So far two Draft tools have been adapted to that system, as a proof of concept: Line and Wire. There are a couple of improvements to bring to the console, like the possibility to show stuff in bold font, or maybe enable clickable links, I will look at that later on. But I am not convinced yet if this is usful at all. After all, it is totally possible to pilot most of Draft and Arch commands via keyboard only since a long time...
Please test and give your opinion! There is a forum thread dedicated to this topic.
The Multimaterial dialog already allowed you to define different material layers, to be used by walls, panels, and windows. In the case of windows, it was a bit clumsy to use, you had to create one material layer for each window component. So if you had 20 panels in a window, you needed 20 material layers too. And take care that it uses the same name.
Now instead of a layer name in the Multimaterial editor, you can also click the drop-down arrow and select a window component type. That material layer will then apply to all window components of that type. So you now just need to create a Multimaterial with one material as "Frame" and another as "Glass panel", apply it to all your windows, and you are done.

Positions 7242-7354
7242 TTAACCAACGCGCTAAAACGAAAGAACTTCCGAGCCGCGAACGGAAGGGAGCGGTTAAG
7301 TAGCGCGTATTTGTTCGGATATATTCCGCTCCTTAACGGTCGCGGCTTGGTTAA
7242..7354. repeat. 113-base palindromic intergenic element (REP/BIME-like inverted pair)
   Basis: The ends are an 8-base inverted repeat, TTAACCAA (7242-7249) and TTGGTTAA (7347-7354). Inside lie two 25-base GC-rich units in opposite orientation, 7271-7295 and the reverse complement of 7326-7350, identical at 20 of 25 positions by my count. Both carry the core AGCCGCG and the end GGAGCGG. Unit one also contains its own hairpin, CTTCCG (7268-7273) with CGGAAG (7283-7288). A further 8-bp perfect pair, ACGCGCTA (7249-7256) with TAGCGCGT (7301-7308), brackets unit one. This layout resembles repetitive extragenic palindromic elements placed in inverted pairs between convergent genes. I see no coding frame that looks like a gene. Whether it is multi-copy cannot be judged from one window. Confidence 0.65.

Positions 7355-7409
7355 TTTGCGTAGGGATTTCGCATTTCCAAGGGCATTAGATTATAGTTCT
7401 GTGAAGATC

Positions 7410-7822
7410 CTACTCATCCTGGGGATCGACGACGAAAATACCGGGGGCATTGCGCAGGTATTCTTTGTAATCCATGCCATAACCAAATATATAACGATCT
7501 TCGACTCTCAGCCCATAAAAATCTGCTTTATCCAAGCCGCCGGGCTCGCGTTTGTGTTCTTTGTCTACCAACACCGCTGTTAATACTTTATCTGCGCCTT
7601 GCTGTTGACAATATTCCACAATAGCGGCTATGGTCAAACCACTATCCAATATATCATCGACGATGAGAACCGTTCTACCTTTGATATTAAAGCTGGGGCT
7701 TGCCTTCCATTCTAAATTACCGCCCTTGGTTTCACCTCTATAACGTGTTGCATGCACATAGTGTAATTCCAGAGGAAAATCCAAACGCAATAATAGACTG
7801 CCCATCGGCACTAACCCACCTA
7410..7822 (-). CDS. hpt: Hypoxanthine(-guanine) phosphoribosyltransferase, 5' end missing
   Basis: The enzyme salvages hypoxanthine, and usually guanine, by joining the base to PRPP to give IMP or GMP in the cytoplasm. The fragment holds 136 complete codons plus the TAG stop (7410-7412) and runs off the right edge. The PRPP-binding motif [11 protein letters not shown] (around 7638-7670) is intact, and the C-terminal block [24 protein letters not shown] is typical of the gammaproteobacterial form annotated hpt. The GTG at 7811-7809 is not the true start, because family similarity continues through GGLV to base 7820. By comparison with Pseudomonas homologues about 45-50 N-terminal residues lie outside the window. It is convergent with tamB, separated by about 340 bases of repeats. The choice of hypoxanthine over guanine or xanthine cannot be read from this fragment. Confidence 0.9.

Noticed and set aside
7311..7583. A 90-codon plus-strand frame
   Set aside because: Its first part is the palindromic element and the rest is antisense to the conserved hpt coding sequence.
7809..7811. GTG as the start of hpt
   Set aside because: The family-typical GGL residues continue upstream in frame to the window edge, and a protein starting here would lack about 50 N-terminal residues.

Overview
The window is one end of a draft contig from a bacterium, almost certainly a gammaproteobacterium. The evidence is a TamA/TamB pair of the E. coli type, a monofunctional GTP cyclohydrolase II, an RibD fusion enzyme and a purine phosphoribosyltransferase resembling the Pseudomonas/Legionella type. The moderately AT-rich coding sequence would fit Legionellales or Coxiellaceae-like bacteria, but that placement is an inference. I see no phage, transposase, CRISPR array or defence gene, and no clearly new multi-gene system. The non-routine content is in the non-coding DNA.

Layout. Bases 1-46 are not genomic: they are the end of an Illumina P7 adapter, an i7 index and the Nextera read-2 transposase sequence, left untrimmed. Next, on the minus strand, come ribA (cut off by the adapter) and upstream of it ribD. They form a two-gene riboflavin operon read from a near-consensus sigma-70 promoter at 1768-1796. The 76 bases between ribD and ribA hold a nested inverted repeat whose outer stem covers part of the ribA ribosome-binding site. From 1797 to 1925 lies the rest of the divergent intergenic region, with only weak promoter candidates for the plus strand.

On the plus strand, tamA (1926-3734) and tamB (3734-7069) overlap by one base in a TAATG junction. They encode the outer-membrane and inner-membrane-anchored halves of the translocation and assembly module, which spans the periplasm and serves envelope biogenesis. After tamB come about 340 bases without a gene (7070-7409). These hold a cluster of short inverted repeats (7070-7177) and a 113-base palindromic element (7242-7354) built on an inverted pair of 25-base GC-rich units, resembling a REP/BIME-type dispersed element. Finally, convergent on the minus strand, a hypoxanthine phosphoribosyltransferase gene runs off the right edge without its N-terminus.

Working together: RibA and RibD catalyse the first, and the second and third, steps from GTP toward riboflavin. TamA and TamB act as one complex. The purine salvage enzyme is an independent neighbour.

Another new widget is available in the BIM workbench: A Views manager, that will open inside your Combo View. It is basically a small widow that will list all the Draft WorkingPlane Proxies of your document. You often need to double-click them to set the corresponding view, but they are often buried deep down your model tree. Now they can always be conveniently be available there, no more endless scrolling!
Later on, as the BuildingPart object evolves and can also define a view, it will also appear in that view.
Finally, this is not mine but the result of the hard work of Wandererfan, the TechDraw master, and of huge importance to Arch/BIM users, TechDraw pages can now be exported to DXF. Every single TechDraw feature is not 100% supported yet, but Wandererfan is working amazingly fast on this, and it is very usable already. The result is a very clean and compact DXF file.
If you haven't tried to use TechDraw for Arch/BIM work yet, give it a try, it is still a bit slow for production use, but most of the needed features are there already, no doubt we are getting very close!
That's it for this month, thanks for reading, thanks for the support, more to come next month, don't forget, if you are new to these pages, I can go faster with your support!